Glen Wood, Head of Sales, Global at Mitsubishi UFJ Morgan Stanley Securities, outlines the raft of investment opportunities in Japan right now.» Read More
Japan's economy minister rejected criticism on Saturday that his country's extraordinary fiscal and monetary stimulus program was aimed at weakening the yen and undermined central bank independence.
Kim Choong-Soo, governor of the Bank of Korea, tells CNBC that financially speaking a lot of things have been eased and the global economy is moving in the right direction.
The yen has been rallying since the Bank of Japan announced stimulus plans that fell short of investor hopes, but this expert doubts it can last.
Contrary to expectations, the BOJ's boldest steps yet to boost a flagging economy have triggered a swift change in course for a falling yen.
Masayuki Kichikawa, Managing Director & Chief Japan Economist at Bank of America Merrill Lynch discusses the steps that the BOJ will undertake to meet its 2% inflation target.
After pressuring Japan's central bank into overhauling monetary policy, Prime Minister Shinzo Abe declared the change "epoch making". Next on his to-do list: find a central bank chief more sympathetic to his views than the current governor.
Jack Bouroudjian, CEO, Bull and Bear Partners says he likes the BOJ's decision to have a 2% inflation target and says the Fed should do the same. He is confident the BOJ's latest moves will pull Japan out of its economic malaise.
The Bank of Japan is doubling its inflation target to 2 percent, and will begin the program in 2014, with CNBC's David Faber.
The Bank of Japan's long awaited stimulus plan falls short and the euro rides on fact and fear - it's time for your FX Fix.
Ed Rogers, CEO of Rogers Investment Advisors, tells CNBC that Tuesday marks a true inflection point as the Bank of Japan, together with Japanese leadership, begins the process of re-inflating their economy.
The Bank of Japan (BOJ) entered a new era on Tuesday, unveiling an aggressive monetary policy aimed at pushing Japan's economy out of a slump. But the question is whether the central bank, with a reputation of being cautious, can now deliver?
Further weakness in the yen, trading near its lowest level in more than two years against the dollar, is unlikely given the currency's recent and rapid decline, said former top currency official in Japan Professor Eisuke Sakakibara, adding that a dollar/yen rate around 90 'sufficient' for Japan's manufacturers to reap the benefits of a weakened currency.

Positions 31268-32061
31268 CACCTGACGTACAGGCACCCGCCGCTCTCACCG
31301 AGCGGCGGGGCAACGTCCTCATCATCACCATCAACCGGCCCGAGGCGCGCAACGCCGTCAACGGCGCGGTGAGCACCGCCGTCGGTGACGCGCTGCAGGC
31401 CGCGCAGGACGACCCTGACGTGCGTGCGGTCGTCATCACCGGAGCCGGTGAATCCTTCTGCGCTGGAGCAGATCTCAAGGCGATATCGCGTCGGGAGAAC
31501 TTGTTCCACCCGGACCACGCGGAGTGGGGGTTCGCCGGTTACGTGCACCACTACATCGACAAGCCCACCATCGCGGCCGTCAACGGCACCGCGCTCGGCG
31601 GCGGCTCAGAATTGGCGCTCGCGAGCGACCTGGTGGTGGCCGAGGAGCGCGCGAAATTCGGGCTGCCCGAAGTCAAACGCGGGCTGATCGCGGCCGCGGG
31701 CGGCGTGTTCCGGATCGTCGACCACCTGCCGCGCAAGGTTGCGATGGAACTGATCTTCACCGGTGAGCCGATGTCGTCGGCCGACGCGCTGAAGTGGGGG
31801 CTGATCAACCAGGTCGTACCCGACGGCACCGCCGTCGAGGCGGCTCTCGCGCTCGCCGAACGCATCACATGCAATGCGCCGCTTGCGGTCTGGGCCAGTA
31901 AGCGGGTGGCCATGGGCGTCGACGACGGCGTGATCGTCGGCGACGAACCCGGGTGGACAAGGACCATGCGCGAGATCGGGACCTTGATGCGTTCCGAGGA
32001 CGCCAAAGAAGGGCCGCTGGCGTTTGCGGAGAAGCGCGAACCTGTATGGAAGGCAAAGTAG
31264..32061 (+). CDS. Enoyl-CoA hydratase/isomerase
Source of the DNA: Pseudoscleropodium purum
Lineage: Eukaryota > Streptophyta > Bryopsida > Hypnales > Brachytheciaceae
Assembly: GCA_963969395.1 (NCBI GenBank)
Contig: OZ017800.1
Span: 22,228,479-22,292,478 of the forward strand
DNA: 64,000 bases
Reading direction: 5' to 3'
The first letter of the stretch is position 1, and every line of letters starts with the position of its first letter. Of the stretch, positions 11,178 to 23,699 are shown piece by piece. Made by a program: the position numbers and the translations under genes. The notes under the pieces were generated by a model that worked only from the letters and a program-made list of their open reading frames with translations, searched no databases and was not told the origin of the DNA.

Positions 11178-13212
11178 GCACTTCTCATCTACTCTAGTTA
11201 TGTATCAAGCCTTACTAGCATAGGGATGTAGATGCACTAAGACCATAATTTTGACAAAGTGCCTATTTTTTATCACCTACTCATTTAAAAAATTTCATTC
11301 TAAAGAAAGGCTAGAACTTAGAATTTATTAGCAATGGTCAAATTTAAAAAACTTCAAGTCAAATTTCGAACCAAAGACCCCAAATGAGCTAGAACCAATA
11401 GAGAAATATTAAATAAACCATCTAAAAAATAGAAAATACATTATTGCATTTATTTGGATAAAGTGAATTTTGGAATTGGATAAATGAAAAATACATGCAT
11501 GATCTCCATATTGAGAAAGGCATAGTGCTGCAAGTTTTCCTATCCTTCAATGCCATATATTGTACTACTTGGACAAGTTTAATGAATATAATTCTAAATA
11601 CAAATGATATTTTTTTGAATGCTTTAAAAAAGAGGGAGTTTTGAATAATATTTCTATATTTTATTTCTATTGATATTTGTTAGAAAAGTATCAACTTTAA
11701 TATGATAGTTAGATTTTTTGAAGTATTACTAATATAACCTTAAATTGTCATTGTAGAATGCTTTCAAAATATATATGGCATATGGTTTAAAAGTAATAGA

Stuart Oakley, Managing Director, Asian Currency Trading at Nomura analyses the BOJ's latest announcement as it breaks in real time.
Eisuke Sakakibara, Former Vice Finance Minister of Japan, and Professor at Aoyama Gakuin University says the yen is not likely to depreciate further. He explains why.
Jesper Koll, MD & Head of Japanese Equity Research, JPMorgan Securities Japan says there needs to be broad co-ordination if Japan wants to get out of its economic funk. He adds that the 2% inflation target is a good indicator to have.
Andrew Freris, Chief Investment Advisor for Asia, BNP Paribas Wealth Management discusses the situation that Japan's economy is in. He adds that Japan may adopt similar measures as the EU.
Vasu Menon, Vice President, Wealth Management Singapore, OCBC Bank says monetary stimulus won't lead Japan out of the woods. He is cautious about investing in Japanese markets.
Daryl Guppy, CEO, Guppytraders.com charts the euro, which he sees hitting $1.40 over the next quarter. Shane Oliver, Head of Investment Strategy and Chief Economist, AMP Capital Investors says central banks are moving in the right direction with increased quantitative easing.
Shane Oliver, Head of Investment Strategy and Chief Economist, AMP Capital Investors thinks the BOJ will adopt a 2% inflation target and introduce quantitative easing. He says the yen will continue to fall 10-20%, while the Nikkei will outperform this year.
Traders backed off short yen positions ahead of a key Bank of Japan meeting, and Iceland's finance minister looks at the euro zone and wants in.